Shawn Colvin may have settled down in Austin, but she has no illusions about romantic idealism.
They used to talk about the difficult third album -- a promising debut, a second long player that delivered the goods, then the prospect of following that one up gave many a band the shivers. After all, all your great material, your life's work to date, had been swallowed up by the first two releases, so the feeling that you were back at the bottom of the creative ladder was an anxiety hardly without substance.
Shawn Colvin's challenge has not been dissimilar, although Whole New You is actually her sixth outing on Columbia. It's just that her initial string of recordings earned her mere cult acclaim. It took the Grammy-winning mettle of 1996's A Few Small Repairs to propel the singer-songwriter into the spotlight and more mainstream acceptance.
So perhaps we can excuse the five-year hiatus between then and now, although her label have, it seems been patient, and unusual strategy in these cut-throat times. Jerry Reed once sang "When you're hot, you're hot, when you're not, you're not". Maybe such proverbial simplicities can be set to one side, but Colvin has been away for some time and momentum gained in the mid-1990s may take some regaining.
There are reasons -- a second marriage, a first child have marked her recent history. And she confesses that after decades of accumulating the classic profile of the confessional singer, with a picaresque biography stretching from South Dakota, New York, Texas and San Francisco, her latest muse has been the new arrival. She blames, in part, the dream-like quality of many of then new songs -- principally co-penned with long-time collaborator John Leventhal -- on nocturnal nursery disturbances.
But while the call of the child may have a cutesy appeal, let's cut to the chase: how well does this fresh batch live up to the previous glories? Well, not that badly. I don't think this collection has quite the edge of Repairs, yet there are enough sepia portraits of romantic angst, enough evocations of exposed sensitivity, sufficient signs that this mistress of the melancholy will once again win the hearts of earlier subscribers to her work.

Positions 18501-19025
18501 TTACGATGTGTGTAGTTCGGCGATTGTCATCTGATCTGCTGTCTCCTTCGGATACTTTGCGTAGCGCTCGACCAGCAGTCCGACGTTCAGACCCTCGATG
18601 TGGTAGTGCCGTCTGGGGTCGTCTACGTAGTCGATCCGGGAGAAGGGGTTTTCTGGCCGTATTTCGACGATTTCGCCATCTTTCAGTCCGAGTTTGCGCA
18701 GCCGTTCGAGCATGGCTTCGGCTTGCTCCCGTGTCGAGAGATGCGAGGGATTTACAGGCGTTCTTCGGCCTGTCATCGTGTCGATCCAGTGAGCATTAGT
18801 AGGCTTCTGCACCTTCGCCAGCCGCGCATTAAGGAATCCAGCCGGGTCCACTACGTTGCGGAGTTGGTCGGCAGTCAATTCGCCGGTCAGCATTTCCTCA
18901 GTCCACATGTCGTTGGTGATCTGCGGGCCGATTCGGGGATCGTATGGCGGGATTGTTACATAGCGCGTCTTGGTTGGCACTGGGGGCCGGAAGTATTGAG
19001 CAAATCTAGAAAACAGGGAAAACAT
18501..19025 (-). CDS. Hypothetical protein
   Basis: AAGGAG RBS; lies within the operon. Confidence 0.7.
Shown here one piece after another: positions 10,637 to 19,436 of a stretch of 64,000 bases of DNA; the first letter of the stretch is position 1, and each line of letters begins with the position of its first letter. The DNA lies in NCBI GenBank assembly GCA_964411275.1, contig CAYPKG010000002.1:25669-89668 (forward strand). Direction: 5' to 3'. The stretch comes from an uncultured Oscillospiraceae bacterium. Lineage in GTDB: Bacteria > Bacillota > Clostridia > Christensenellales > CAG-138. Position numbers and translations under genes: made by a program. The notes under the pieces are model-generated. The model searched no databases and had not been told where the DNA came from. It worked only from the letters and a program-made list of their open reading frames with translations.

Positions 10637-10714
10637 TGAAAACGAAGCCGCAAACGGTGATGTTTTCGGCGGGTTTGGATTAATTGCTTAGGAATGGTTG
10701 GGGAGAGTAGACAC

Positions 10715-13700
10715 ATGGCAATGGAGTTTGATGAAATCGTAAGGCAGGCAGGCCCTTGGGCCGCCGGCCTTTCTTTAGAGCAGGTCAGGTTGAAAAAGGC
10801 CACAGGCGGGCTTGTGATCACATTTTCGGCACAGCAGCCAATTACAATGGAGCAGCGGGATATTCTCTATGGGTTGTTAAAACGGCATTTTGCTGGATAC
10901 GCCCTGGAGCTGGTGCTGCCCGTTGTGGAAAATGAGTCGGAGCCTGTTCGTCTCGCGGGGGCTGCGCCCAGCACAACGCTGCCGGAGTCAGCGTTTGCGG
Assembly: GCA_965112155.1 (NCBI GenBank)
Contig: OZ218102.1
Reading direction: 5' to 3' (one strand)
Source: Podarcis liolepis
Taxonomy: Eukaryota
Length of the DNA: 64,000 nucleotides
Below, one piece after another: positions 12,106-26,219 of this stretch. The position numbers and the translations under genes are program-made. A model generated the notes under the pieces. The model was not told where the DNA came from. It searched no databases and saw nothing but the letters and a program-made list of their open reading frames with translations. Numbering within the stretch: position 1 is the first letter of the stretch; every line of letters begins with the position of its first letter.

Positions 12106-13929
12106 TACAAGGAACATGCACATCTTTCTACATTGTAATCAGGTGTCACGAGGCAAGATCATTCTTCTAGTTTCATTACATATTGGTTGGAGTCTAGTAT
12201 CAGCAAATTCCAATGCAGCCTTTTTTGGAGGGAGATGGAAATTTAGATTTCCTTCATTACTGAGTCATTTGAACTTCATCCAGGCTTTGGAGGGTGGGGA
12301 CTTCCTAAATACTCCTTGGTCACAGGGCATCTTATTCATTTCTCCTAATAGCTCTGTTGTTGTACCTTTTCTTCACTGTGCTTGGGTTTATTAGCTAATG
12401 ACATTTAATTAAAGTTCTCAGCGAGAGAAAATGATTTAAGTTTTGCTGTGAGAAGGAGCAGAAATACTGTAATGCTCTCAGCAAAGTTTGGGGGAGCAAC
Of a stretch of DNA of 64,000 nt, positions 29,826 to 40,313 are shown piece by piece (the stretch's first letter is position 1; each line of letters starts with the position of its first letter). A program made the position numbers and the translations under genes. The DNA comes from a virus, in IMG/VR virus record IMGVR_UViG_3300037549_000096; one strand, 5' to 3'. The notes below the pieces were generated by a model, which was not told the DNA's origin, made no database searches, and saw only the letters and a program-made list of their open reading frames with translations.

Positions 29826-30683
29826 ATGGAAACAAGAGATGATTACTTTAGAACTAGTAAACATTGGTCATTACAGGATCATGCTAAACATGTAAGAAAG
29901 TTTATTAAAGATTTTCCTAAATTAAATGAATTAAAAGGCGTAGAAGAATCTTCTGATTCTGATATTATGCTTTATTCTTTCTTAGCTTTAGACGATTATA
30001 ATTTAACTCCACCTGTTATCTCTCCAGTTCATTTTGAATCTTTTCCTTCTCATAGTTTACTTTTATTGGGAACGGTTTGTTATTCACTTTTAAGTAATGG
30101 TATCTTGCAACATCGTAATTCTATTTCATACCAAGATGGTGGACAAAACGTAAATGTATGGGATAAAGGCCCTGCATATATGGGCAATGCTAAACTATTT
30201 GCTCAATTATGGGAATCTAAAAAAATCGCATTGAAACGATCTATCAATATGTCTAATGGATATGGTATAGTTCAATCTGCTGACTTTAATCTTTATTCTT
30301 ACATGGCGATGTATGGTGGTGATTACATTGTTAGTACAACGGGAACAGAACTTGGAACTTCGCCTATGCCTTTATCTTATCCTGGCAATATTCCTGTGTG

Much of what we encounter exhibits a somewhat world-weary bleakness -- "Nothing Like You", "Another Plane Went Down" and "Mr. Levon", for example -- but these are mature visions of an adventuress looking back, and I actually prefer those to the jaunty, upbeat-ness of the Aimee Mann-like "Bound to You". The work on show is mostly introspective, let's go naked into the recording studio stuff, and even the packaging is infected by this mood.
The monochrome sleeve insert has a distressed appearance, the song lyrics typed on a battered Corona, and, it appears, crudely photo-copied. The gloss of Grammy-ness is deliberately absent; there appears to be a distinct attempt to locate the singer in a country-fringed netherworld. And the designer's craft is certainly effective: Colvin's songs are imbued with a lost and found mystique, and there is that air of the temporary to Leventhal's production, spare and understated.
Shawn Colvin may have settled down in Austin, but she has no illusions about romantic idealism. "Getting married and having a baby were the most earth-shattering things that ever happened to me...it's not angst-free; it was terrifically unsettlling in a way I didn't anticipate," she reveals. The restless striving that featured in her younger years, remains a motif, actual or metaphorical, in her songs and in her singing, and that characteristic makes this set both emotionally and intellectually engaging.